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APRIL 1843.

No. LX.

ART. I.-Church Reform. BY A CHURCHMAN. 2d Ed. Murray. London, 1830.

THE paper on the Anglican Reformation in our last Number, despite of all efforts at selection, omission, and condensation, so far exceeded the limits we had prescribed to ourselves when we commenced, that we were reluctantly compelled to omit all mention of one of the most important topics connected with the general subject of that paper; we mean the ecclesiastical law of England, -the law by which the Anglican Church, as a church, is regulated.

That subject we now purpose to discuss. We may, however, premise, that as we have not the honour of a doctorate in either law, we make no pretensions to any very profound erudition in the matter. The following general points, however, we have taken some pains to make ourselves acquainted with; and we believe our readers may receive our conclusions in perfect faith. At all events, as we give our authorities as we proceed, our readers may attach to each the credit to which it is entitled.

There is not, perhaps, one point of general interest to the empire at large, on which there exists so much of ignorance and error, as the ecclesiastical law of England. Nor is this ignorance confined to the less informed classes. It is just as dense in certain high places where acquaintance with the law of the land' might well be expected. Nor, if we may trust our author, does England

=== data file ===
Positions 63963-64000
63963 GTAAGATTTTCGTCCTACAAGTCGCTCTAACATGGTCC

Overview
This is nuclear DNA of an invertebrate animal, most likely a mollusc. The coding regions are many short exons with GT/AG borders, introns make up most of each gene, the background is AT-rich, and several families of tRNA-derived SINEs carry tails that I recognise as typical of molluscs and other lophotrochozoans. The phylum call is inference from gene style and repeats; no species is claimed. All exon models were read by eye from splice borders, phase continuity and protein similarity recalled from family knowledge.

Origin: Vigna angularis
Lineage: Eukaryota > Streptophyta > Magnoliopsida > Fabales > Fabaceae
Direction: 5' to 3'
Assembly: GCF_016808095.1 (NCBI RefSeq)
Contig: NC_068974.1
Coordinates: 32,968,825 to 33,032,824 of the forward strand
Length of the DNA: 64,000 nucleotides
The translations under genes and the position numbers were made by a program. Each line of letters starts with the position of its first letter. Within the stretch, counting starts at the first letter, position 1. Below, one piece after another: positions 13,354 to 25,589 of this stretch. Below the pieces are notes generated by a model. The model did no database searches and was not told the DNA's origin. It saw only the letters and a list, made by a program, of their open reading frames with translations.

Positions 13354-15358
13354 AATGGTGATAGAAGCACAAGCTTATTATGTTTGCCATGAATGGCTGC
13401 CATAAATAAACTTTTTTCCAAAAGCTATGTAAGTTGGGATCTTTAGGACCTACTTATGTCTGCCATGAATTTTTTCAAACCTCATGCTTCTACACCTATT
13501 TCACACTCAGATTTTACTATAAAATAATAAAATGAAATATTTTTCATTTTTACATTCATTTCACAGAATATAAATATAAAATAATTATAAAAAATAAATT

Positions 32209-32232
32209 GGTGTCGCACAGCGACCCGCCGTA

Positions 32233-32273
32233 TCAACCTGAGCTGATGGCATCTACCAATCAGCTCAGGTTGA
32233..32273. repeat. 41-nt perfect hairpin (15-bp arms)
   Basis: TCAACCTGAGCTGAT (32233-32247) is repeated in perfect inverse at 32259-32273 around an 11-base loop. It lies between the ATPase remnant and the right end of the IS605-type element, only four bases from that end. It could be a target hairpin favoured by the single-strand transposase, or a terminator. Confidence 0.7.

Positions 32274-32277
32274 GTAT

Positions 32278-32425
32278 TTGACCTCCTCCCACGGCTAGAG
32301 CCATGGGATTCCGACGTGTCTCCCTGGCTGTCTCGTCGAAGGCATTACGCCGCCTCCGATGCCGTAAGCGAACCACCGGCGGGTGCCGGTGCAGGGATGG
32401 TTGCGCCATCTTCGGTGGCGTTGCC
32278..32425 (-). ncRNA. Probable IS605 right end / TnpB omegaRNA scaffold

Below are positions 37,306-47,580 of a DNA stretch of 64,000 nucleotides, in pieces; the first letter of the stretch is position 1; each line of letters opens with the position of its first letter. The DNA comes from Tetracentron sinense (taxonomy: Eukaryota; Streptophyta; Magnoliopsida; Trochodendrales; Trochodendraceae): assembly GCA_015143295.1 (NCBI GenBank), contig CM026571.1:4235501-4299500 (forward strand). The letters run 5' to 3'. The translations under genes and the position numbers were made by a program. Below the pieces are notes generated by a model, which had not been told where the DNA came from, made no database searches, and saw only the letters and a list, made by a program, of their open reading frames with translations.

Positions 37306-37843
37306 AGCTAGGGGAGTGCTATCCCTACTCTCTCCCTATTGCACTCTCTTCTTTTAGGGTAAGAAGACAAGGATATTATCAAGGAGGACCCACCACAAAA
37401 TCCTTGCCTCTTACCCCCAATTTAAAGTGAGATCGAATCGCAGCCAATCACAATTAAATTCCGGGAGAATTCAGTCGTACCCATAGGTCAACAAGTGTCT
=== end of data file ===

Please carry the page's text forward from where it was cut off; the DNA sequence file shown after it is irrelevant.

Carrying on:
generally know more of its own ecclesiastical law than certain other parties who yet must decide our Presbyterian causes by Prelatic


"As the clergy," says our author, and, be it observed, he speaks exclusively of England," As our clergy constitute what may, in several respects, be considered as a distinct body in the state, with peculiar duties, and peculiar privileges and immunities, it may naturally be supposed, that they are governed by a distinct code of laws relating to their particular functions;" just as the army is, within its own province, by the articles of war.' "It is, I believe, taken for granted by the public,-by those of the public, I mean, who bestow a single thought upon the subject,-that the clerical profession is governed by a similar professional code. They would probably be surprised at being told of the heterogeneous materials of which the clerical law is composed; and of its vague, indefinite, uncertain operation upon either the practice or the conscience of members of the profession whose conduct it is supposed to regulate. They (the public) would be surprised at finding that the clergy of England of the present day are governed pro tanto by the synodical constitutions of Otho and Othobon, the papal legates in the reign of Henry III., and by the provincial constitutions of Boniface, Pecham, and Mepham, and other archbishops of Canterbury in the thirteenth and fourteenth centuries." Pp. 45, 46.

Much, however, as the public may be expected to feel surprised at such statements, from the following historical narrative not only will it be seen that such is the fact, but the reasons also will appear which have produced so anomalous a result, as that a modern Protestant (?) Church should continue still to be regulated by the papal laws which were passed in the dark ages.